First seen on the 2012 Multistrada 1200 S (and BMW HP4) the 950 S gets the latest evolution of Ducati’s ‘Skyhook’ suspension with semi-active damping and electronically adjustable rear preload.
Ducati have refined the system to the point where the damping constantly self-adjusts in the background without you noticing, but you do feel the way the suspension changes between firm and sporty, to soft and comfortable, within the riding modes. You can tune the standard settings further by diving into the menu.
It’s so much easier to throw the 950 S around than its big sisters. With smaller engine parts whizzing around beneath you it’s easier to turn and with less clattering, low down power to contend with the 950 doesn’t overwork the rear tyre, set-off the traction control, or tie the chassis up in knots.
The 950 S is balanced and neutral, the Pirelli Scorpion Trail II rubber oozes black, sticky grip and its 19-inch front wheel steamrollers nicely over nasty ruts and gnarly tarmac. Brembos haul you up with the sweet race bike-like ferocity.
The 2019 950 has 0.5kg lighter wheels and (Enduro styled) swingarm. Spacious ergonomics and a daylong comfy seat are unchanged, but wind noise is still excessive at speed.
Power comes courtesy of the same 113bhp 937cc V-twin motor that lives in the Hypermotard and Supersport. It’s unchanged for 2019 except for a new exhaust can and clutch, which is now hydraulically operated for a lighter lever and has one fewer plate (now 10).
Unless you’re touring with a very heavy load, or are hell bent on going everywhere at warp speed, there’s never a time on the 950 S where you long for more get up and go. Power delivery is a lesson in ride-by-wire seamlessness and its hollow, cackling airbox roar is somewhere between a factory 916 and Barry White.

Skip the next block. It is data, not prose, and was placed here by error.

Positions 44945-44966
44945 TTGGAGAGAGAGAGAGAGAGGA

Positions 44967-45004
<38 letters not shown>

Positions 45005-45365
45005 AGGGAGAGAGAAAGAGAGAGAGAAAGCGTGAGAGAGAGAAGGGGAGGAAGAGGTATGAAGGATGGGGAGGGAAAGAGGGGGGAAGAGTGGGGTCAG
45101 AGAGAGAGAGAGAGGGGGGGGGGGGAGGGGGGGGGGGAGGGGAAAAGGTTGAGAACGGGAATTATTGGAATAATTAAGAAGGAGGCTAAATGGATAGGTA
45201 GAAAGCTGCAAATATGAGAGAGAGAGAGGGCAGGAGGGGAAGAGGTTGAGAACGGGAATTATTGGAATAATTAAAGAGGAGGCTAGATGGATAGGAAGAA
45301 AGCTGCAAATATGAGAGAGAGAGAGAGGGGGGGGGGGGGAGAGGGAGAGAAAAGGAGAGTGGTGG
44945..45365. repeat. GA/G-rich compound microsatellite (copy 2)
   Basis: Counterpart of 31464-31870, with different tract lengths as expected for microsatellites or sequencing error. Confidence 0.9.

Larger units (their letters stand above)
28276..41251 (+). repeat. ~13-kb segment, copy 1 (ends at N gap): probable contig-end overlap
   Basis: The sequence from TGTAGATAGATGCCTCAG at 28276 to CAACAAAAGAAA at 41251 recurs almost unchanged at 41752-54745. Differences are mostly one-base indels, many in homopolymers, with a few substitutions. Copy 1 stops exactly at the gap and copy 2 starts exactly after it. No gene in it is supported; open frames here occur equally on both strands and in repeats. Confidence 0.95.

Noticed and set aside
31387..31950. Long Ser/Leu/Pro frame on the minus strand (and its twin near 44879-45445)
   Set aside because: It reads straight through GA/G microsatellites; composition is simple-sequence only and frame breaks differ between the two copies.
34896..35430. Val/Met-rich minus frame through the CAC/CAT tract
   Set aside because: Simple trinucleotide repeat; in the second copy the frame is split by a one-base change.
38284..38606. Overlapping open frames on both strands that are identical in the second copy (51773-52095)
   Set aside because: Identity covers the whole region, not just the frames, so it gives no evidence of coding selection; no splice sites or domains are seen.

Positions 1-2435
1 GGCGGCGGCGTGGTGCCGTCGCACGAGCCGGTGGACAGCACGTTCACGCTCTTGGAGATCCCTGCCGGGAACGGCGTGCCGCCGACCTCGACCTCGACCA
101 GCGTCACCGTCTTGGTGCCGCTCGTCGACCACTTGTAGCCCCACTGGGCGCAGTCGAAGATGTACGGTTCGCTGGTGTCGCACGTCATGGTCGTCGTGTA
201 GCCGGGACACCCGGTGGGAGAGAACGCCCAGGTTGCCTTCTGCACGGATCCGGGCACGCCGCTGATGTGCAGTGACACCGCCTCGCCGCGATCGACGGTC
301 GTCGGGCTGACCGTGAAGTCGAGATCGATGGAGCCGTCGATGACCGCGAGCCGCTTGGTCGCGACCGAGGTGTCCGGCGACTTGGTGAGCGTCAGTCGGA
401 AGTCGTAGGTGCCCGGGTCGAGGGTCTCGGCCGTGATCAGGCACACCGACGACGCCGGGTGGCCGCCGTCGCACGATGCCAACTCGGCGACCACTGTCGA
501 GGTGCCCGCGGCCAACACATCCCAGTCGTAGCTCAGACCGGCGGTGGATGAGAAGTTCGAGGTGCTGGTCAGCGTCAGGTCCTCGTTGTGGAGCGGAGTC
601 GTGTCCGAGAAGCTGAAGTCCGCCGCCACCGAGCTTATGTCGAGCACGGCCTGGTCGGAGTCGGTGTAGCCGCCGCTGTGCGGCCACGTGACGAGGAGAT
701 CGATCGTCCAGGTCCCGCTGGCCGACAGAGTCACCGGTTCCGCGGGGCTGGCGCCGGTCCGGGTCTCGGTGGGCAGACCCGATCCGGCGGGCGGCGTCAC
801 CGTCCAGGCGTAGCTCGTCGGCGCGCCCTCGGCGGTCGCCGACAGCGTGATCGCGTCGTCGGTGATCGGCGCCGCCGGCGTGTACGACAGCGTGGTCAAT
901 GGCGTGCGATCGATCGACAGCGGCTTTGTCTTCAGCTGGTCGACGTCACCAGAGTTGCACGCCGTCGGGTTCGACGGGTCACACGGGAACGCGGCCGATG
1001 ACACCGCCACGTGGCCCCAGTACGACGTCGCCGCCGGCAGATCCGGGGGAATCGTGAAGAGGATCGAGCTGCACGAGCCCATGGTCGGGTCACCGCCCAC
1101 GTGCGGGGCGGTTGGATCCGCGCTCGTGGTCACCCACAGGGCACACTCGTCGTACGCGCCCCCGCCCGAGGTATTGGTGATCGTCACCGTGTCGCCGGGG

Our online owners’ reviews report no major problems with the previous 950, so expect more of the same with the new model. Service intervals are generous, with an oil change every 9000 miles and valve check at 18,000.
You get a lot of classy Ducati for your money and as you’d expect there are also a huge range of official goodies to choose from, including four accessory packs:
Touring Pack: Panniers (31/26 litres), heated grips and centre stand.
Sport Pack: Termignoni exhaust can, billet aluminium water pump cover, LED indicators.
Urban Pack: top box, tank pocket, USB port
Enduro Pack: auxiliary lights, crash bars, radiator and sump guard, steel footpegs.
There’s also a Multistrada 950 S Spoked Wheels model, or the spoked wheels are available separately as an option.
Just like the Multistrada 1260 S and Enduro, the new 950 S comes with an embarrassment of silicone riches included in the price. A new Inertial Measurement Unit (also now fitted to the 950 base model) facilitates lean-sensitive traction control and combined ABS, as well as cornering (LED) headlights, a hill hold system and self-cancelling indicators.
You also get an up/down quickshifter and cruise control. Granted, you could take all of the electronic trinkets away and it would still delight, but they add convenience, refinement and for the first time with the 950, that warm, fuzzy feeling only a special Ducati can give.
Effortless gear changes are guaranteed with the new quickshifter, but it always seems a bit brutal on the gearbox using an autoblipper on a big twin. It works well enough, but using the clutch won’t make you wince as much.
Traction control and ABS, on the other hand is a whole different bowl of pasta and a topic that always sparks debate. Few riders deliberately brake or accelerate up against rider aids and when we rode 950 S at its launch, the Ducati’s electronics remained untroubled, so is there any point? Well, it’s nice knowing they’re there and they only ever need to save you once…
At the heart of the Ducati’s new electronics system is its classy new 5” TFT colour dash. Not only does it harbour lots of useful information and controlled seamlessly by new back-lit switchgear buttons, it’s the main interface for all the electronic rider aid adjustments – from traction control to engine power, ABS, quickshifter settings, suspension and everything in between.
There are over 400 electronic settings, which may sound like a minefield, but on-screen graphic and pictorials make it a piece of cake to adjust…or you can use the Ducati Link app and do it via your phone.